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‘Trumbo’ Tells the Story of Blacklisted Screenwriter

Helen Mirren, left, and Bryan Cranston star in the new movie "Trumbo."

Helen Mirren, left, and Bryan Cranston star in the new movie "Trumbo."

In 1950, the United States Congress tried to end the career of Dalton Trumbo, the highest-paid screenwriter in Hollywood.

Now, that story is being told in the new movie, “Trumbo.”

In 1947, Dalton Trumbo appeared before the U.S. House Un-American Activities Committee. The committee was looking for members of the Communist Party. It suspected many film industry members belonged to the greatly feared political group.

Dalton Trumbo was one of the suspects. He refused to answer the committee’s questions.

The committee blacklisted Trumbo. That meant no one would work with him or buy his screenplays.

Actor Bryan Cranston plays Dalton Trumbo. He portrays him as a difficult and disagreeable man, but also as a beautiful speaker. In “Trumbo,” the title character fights the government’s actions with sharp thinking and a fierce spirit. The political pressure does not intimidate him.

HUAC COMMITTEE MEMBER: "Are you now or have you ever been a member of the Communist party?"
DALTON TRUMBO: "Many questions can be answered ‘yes’ or ‘no’ only by a moron or a slave."

Bryan Cranston says the movie’s message attracted him more than Trumbo's showy character.

"This man, who was a prolific writer, the highest-paid screenwriter in Hollywood at the time and a member of the American Communist party, and summoned to Washington to make a statement under oath, under the penalty of imprisonment, to withgo his first amendment rights and be compelled to give testimony with a very un-American question: 'Are you now or have you ever been a member of the Communist Party?'"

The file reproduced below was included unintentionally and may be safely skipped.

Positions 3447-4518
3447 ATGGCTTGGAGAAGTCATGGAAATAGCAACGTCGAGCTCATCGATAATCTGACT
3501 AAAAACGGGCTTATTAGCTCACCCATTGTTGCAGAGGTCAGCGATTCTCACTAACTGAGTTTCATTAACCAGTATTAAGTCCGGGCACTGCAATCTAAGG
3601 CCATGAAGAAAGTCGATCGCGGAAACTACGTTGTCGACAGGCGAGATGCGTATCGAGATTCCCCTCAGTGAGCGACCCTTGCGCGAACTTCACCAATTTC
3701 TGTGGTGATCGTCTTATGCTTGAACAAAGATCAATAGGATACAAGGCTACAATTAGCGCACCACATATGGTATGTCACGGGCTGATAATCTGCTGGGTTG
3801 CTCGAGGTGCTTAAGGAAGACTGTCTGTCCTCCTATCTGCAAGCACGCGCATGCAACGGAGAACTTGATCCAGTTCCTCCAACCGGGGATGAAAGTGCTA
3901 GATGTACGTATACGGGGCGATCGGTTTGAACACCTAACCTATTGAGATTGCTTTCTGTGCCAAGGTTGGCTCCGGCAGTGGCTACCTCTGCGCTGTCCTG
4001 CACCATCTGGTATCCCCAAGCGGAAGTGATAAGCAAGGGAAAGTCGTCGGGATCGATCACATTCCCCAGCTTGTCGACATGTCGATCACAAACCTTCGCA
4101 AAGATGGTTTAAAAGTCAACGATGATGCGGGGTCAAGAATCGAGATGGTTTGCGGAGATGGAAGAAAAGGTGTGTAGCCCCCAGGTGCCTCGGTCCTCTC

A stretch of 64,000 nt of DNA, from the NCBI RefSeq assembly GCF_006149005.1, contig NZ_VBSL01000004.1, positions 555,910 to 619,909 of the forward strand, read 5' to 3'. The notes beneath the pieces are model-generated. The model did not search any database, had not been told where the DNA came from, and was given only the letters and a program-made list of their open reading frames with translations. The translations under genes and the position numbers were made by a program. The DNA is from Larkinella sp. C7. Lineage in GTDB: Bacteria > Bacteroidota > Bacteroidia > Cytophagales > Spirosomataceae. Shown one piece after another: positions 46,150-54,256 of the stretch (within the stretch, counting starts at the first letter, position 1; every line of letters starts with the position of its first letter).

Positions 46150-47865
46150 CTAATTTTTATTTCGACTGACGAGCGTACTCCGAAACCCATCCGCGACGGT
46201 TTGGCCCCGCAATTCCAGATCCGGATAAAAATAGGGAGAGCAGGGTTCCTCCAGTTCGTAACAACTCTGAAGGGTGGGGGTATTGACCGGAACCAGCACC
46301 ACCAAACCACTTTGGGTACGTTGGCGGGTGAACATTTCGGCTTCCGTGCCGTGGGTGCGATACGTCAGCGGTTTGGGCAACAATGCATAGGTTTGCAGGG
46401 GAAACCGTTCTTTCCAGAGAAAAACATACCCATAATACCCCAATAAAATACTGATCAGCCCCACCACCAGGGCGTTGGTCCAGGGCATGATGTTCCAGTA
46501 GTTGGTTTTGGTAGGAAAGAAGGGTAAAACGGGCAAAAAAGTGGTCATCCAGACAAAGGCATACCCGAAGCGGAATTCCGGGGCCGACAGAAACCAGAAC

SCREENWRITER: "You talk like a radical, but you live like a rich guy."

TRUMBO: "It's the perfect combination! The radical may fight with the purity of Jesus, but the rich guy wins with the cunning of Satan."

Trumbo's sharp humor does not win him many friends. In 1950, he is sentenced for contempt of court. He is no longer permitted to work in Hollywood and loses his wealth. But he is talented and resourceful.

TRUMBO: "I'll write you a movie."
STUDIO EXECUTIVE: "And, you don't want your name on it."
TRUMBO: "No, you don't want my name on it."

Society reporter and intense anti-communist Hedda Hopper was one of Trumbo's greatest enemies. Actor Helen Mirren plays her in the movie.

HOPPER: "Whisper a movie you've written in secret. Maybe I've even heard of it."
TRUMBO: "Maybe you have…."

As it turns out, Hopper probably had heard of it. Dalton Trumbo won two Academy Awards for screenplays he wrote while blacklisted. He wrote them under different names. “Roman Holiday” won the Oscar for best writing in 1954. Three years later, Trumbo’s screenplay for the movie, “The Brave One,” also received an Academy Award.

Jay Roach directed “Trumbo.” His movie’s humor and its skilled cast do more than entertain. “Trumbo” also provides a frightening reminder of what happens when political power is abused and civil liberties are attacked.

I’m Caty Weaver.

Penelope Poulou reported this story for Caty Weaver adapted it for Learning English. ­­­­­­­­­­­­Kathleen Struck was the editor.

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Words in This Story

blacklist v. to say that a person, company, etc., should be avoided or not allowed to do something : to place (someone or something) on a blacklist — often used as (be) blacklisted

portrayv. to play (a character) in a film, play, or television show

intimidatev. to make (someone) afraid

contempt of court n. (law) speech or behavior that does not show proper respect to a court or judge

talented adj. having a special ability to do something well

castn. the actors in a play, film, or television show

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